Bid packages that did not require PLA’s had 36% more planholders and 21% more bids than packages that did require PLA’s. Packages that were over budget, regardless of project labor agreements, averaged 5.6 planholders and 3.3 bids. Packages that were under budget, regardless of project labor agreements, averaged 8.3 planholders (48% more), and 4.8 bids (45% more).

The conclusion that the use of project labor agreements raises construction costs 26% over the price of free and open competition. Construction contractors are amazed and angry that public agencies would insert the government into the private-sector collective bargaining process between companies and unions.

Since they see no good policy reason for public officials to do this, contractors conclude the only real explanation is politics: These politicians are beholden to the unions for their campaign support. Unions deliver votes.

Most likely the biggest political reason for public officials to blatantly ignore the interests of nonunion workers is that these laborers have zero political clout. Even the press, usually quick to decry discrimination against some group or another, is silent about the plight of nonunion workers.

PLAs “offer important benefits to the government and taxpayers,” according to Rick Bender, president of the Washington State Labor Council. “Critical, expensive public-works projects should proceed in a manner that sustains and promotes opportunities for family wage jobs and takes advantage of the on-time performance, cost containment, local hiring, diversity and apprenticeship opportunities afforded through a PLA.” A PLA does eliminate the potential for work stoppages, but a number of public entities have been able to negotiate `labor peace’ on their large construction projects without the inclusion of draconian union-only requirements.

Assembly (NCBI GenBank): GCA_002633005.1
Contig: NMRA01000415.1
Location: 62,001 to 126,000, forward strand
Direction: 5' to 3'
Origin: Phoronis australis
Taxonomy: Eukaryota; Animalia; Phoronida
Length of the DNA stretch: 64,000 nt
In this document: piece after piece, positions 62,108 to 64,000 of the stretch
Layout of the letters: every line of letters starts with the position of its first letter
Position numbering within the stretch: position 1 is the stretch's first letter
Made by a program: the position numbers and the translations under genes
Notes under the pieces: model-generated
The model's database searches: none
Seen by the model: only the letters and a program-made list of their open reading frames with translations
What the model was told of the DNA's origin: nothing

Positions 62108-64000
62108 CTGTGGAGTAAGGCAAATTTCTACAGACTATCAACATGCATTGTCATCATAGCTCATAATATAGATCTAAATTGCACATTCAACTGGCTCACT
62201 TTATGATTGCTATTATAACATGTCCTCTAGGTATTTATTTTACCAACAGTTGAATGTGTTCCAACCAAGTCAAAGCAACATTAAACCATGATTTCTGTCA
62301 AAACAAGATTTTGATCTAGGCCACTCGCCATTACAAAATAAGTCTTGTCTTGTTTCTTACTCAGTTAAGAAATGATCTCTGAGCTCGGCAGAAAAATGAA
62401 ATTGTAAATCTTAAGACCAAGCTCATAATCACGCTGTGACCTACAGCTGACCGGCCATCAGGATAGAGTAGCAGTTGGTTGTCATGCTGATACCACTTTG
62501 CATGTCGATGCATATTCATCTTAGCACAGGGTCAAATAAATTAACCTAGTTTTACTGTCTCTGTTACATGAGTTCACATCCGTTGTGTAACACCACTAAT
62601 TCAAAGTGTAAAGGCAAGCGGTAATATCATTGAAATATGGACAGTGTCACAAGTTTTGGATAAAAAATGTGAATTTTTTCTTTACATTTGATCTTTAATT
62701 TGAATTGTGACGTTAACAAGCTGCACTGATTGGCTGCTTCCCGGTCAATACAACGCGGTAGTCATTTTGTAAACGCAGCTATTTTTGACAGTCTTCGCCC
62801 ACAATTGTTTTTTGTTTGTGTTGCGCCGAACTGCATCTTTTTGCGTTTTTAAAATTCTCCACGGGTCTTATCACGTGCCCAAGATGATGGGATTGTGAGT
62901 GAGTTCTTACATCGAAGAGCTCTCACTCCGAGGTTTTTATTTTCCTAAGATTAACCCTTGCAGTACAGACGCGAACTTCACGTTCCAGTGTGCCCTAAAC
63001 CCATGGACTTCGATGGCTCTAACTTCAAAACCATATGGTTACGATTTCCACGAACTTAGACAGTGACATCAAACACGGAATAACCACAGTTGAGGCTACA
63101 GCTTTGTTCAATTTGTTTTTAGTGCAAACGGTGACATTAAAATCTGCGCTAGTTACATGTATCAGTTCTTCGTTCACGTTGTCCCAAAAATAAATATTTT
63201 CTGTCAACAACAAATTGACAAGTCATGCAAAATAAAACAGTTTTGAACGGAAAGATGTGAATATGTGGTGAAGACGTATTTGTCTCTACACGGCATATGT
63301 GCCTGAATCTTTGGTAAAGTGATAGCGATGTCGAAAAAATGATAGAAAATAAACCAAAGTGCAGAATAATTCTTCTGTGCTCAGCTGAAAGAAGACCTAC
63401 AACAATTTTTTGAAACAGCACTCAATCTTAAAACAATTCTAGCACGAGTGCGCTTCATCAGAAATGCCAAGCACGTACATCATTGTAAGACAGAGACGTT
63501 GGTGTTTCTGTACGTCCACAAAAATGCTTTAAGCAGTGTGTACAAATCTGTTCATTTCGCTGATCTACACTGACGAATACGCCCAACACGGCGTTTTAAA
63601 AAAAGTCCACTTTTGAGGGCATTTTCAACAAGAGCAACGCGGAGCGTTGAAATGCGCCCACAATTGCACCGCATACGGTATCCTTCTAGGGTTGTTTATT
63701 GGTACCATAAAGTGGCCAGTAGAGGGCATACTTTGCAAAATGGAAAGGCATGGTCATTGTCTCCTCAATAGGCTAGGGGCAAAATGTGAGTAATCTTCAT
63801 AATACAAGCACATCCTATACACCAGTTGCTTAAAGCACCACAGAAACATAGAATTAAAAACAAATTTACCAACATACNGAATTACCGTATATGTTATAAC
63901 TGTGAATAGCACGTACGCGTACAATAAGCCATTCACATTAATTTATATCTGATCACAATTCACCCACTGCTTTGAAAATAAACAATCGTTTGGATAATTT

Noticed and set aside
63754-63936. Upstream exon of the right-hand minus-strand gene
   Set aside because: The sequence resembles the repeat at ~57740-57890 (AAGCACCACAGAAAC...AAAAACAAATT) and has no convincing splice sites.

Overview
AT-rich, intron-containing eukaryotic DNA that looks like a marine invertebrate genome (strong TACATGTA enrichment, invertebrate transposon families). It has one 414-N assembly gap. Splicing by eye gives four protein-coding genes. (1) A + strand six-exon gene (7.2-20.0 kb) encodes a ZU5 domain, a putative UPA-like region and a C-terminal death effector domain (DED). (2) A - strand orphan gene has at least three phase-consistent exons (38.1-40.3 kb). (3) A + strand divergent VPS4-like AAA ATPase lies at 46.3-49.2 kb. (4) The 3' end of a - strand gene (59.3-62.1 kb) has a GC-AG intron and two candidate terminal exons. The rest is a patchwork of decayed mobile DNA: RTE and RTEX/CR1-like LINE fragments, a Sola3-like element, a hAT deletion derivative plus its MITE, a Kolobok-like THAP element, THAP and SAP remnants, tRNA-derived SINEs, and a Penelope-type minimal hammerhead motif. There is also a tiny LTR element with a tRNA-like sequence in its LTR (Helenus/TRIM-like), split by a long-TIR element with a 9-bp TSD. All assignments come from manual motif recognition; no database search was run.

Several useful and successful PLA alternatives exist. Public agencies can require bidding contractors on public projects to hire locally, use apprentices, pay prevailing wages, employ minorities, guarantee no strikes and all the rest. The agencies can put all this in the bid specifications. In turn, contractors negotiate their own project labor agreements – including no-strike provisions – with the unions. If they refuse to sign, all the work goes to open-shop contractors, whose nonunion workers never strike anyway. Recently, the University of Vermont has been contemplating the adoption of project labor agreements.

The proponents of PLAs contend that such regulations will do everyone a service by mandating UVM employees to form unionized contracts featuring livable wages, etc. But the signing of PLA contracts will make college expenses higher for students. The increased wages mandated by unionized guidelines require more funding.

The University’s primary source of revenue is student tuition. The increased cost of tuition which s needed to pay the higher wages of union workers is a negative externality experienced by the student body. Further, PLA agreements will generate a less competent and less effective academic environment.

Just as firms won’t bid on PLA-ridden projects, fully competent professors and administrators will avoid UVM’s PLA-ridden campus. By trying to help the faction of people who are currently unhappy with their labor contracts, UVM would increase the costs of non-PLA members, and unavoidably repel competent employees who could get better, non-unionized deals at another school.